Katniss, after her father’s death, became the sole provider for her family because her mother was unable to be emotionally stable enough to take care of her [Katniss] and her younger sister Prim. Katniss is a very young girl for majority the book, but she does things that no one would expect a teenager to do. She exceeds the expectations of any child her and age and overcomes many challenging hardships for her family. In The Hunger Games, Collins discusses Katniss’s relationship to her father, the sacrifices she made for her family, and the love of Peeta. Katniss’ father was killed in a mining accident and being the older sibling, she took it upon herself to take on the father role for her family (Schneider).
She took over taking care of her younger sister. At around the age of 12, the older daughter built up the courage to leave her mother’s home and move in with her father. She thought her younger sister would be okay on her own. The younger daughter attempted suicide shortly thereafter. She felt as though her mother drove her to it, and still resents her mother for that to this day.
She even turned to prostitution to make money. Finally Fantine, after working and doing anything to make money and still living in poverty, fell ill. She was hospitalized and Valjean would take care of her from time to time. Her only wish was to see her child she loved so much. She was only living to see her. Sadly, though, she died without ever getting to see her beloved Cosette.
Her mother loves her dearly, but was not able to provide her with a great life a child should have lived. Sadly, there was not enough weighing on their relationship her mother welcomed a new husband and more children. Emily seemed to be pushed farther from the entire family. As time goes on Emily grows up, her mother criticizes and blames herself for the distance between the relationships. It is causing tension in their already rocky relationship.
But, she had great reason. Her mother was the heart and soul of their entire family; keeping her brother, sister, and new stepfather all together. Without their mother being the glue that held them together, they all fell apart from each other, not even keeping in touch. How would one feel losing their entire family over the death of their mother? It would not be a quick sting that lasted a week or two, no way.
In the beginning, while she is ironing, the mother of a nineteen-year-old girl reflects on her daughter’s childhood. She is caught between feeling responsible for Emily’s unhappy childhood and realizes that she was powerless in making her life better due to the lack of alternatives. As she is ironing, the mother remembers back to when her eldest daughter was an infant. She was a young, inexperienced mother who followed “like the books said” (204) and considered Emily to be “the first and only one of [her] five [children] that was beautiful at birth” (203). During the worst years of the Depression, her husband deserts the family leaving them to fend for themselves.
She faced tragedy, poverty, discrimination; sexism yet did not let anything stop her. Bartz did not grow up in a traditional household, but was forced to live with her grandparents. Having her mother die at a young age, being taken away from her abusive father, Bartz was left with her grandparents. Bartz struggled to overcome poverty throughout her young life. From going to work as a teenager, nothing was ever enough.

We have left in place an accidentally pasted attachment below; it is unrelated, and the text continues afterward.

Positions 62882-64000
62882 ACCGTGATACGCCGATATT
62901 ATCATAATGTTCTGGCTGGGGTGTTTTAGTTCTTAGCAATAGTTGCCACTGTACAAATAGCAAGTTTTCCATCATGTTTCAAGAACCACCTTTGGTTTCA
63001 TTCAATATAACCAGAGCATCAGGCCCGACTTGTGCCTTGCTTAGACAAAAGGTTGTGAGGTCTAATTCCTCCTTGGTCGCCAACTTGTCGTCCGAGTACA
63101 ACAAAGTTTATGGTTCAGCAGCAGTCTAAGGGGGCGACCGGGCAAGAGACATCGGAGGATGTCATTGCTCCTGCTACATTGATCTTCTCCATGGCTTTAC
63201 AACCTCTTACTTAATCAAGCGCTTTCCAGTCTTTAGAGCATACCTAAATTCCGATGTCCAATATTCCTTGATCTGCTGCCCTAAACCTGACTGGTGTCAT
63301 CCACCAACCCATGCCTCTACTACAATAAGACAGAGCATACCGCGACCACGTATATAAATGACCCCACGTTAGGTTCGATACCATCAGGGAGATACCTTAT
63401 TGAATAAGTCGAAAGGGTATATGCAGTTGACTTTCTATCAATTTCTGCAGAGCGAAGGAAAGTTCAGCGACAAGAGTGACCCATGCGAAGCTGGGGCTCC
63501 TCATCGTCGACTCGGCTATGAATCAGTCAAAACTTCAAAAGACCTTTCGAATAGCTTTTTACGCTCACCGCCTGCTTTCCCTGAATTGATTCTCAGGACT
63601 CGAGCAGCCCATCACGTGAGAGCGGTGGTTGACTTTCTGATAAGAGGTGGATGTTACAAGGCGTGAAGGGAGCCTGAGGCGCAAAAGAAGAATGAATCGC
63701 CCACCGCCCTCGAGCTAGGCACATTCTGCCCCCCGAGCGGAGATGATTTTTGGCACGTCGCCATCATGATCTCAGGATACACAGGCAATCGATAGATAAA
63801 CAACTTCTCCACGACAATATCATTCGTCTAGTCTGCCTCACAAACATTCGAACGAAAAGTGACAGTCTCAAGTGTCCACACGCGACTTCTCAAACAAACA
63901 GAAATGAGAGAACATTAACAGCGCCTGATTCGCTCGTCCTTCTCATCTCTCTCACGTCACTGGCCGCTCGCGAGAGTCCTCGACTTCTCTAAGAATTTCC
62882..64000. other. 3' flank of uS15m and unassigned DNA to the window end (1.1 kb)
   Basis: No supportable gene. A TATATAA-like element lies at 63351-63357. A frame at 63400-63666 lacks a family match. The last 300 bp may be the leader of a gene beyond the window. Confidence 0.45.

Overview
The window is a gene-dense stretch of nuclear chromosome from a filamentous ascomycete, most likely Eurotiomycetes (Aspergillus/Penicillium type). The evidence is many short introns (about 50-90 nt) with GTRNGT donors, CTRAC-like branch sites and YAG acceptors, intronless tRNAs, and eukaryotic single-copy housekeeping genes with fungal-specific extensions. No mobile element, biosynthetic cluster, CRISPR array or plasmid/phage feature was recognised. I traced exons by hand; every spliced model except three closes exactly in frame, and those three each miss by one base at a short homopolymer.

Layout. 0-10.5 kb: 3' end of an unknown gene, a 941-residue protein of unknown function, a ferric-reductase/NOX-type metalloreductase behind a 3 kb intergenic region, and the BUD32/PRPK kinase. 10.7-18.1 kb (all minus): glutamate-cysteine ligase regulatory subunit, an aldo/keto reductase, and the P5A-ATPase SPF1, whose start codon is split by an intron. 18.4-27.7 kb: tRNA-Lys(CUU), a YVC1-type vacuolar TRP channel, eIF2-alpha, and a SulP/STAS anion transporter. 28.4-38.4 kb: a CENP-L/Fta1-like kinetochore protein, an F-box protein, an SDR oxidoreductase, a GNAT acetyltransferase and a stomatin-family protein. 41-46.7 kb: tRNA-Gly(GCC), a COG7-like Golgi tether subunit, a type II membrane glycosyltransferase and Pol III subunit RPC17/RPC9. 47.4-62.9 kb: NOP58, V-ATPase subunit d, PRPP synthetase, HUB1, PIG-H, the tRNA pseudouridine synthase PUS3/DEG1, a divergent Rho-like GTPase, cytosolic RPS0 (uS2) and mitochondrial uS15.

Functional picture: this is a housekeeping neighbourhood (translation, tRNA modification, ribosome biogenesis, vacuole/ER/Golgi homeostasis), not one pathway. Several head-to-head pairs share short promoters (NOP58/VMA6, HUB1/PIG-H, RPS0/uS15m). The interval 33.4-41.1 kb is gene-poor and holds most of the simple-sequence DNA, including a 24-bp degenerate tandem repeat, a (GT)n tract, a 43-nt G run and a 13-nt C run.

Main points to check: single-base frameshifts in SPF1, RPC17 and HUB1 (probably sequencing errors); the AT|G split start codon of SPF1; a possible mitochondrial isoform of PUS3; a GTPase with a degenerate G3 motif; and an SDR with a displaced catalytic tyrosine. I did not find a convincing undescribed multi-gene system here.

Until that point Reyna’s mother had been the only parental figure she had known. The abandonment didn’t stop at the physical absence of her mother, but also at the emotional unavailability of her mother when she finally did return. In the absence of their mother the Grande children were to be cared for by their paternal grandmother Evila who was largely hostile and neglectful. Though their grandmother provided them with housing and at least some nourishment she was in no way emotionally supportive or loving toward them often blatantly displaying her preference for their cousin Elida prominently as if to reiterate the favoritism. The children were often ostracized amongst their peers due to their status as “orphans”.
Granny Weatherall later think about her long life and the hardship she been through as a single mother raising her children. She also thought about her first love George who did not showed up at their wedding and her husband John who died a young man. Granny rethinks about her life as a mother and her c... ... middle of paper ... ... she was scared and alone. With the Grandmother, she already prepared to die if anything happens. She doesn’t have to wear the fancy outfit for the trip but she did it anyways.
Some mothers are not ready for this job, yet selfishly still choose to keep their children because they are too proud to allow someone else provide their baby with the life they deserve. Child abandonment is a ever rising epidemic not only in The United States, but all around the world. Child abandonment affects the mother, but more importantly, the child that is being abandoned. In the poem by Sandra Maria Esteves titled “Give Thanks”, she lists all the “jobs” a mother does for their children and how special they are, which is something children who are abandoned by their mothers will never experience. The abandonment of a mother leads to negative psychological effects.